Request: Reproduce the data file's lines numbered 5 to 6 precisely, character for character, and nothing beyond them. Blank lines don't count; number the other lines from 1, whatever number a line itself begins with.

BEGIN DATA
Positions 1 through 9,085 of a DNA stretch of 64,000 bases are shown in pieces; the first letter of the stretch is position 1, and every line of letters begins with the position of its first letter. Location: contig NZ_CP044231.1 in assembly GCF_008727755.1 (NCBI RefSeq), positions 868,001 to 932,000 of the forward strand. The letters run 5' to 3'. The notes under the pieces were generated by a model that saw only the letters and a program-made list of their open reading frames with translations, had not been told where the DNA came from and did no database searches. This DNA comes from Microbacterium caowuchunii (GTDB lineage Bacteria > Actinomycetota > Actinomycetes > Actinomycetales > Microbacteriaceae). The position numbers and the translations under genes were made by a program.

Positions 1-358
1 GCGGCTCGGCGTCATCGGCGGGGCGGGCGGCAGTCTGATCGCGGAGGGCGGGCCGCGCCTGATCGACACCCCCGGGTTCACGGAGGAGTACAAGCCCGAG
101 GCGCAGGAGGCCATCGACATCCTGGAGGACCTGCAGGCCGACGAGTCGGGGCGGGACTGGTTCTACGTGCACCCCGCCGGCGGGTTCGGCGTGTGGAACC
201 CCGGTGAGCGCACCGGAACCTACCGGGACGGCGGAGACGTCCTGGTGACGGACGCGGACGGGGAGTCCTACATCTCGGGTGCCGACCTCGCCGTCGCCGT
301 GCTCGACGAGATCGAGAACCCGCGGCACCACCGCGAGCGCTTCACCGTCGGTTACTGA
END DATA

201 CCGGTGAGCGCACCGGAACCTACCGGGACGGCGGAGACGTCCTGGTGACGGACGCGGACGGGGAGTCCTACATCTCGGGTGCCGACCTCGCCGTCGCCGT
301 GCTCGACGAGATCGAGAACCCGCGGCACCACCGCGAGCGCTTCACCGTCGGTTACTGA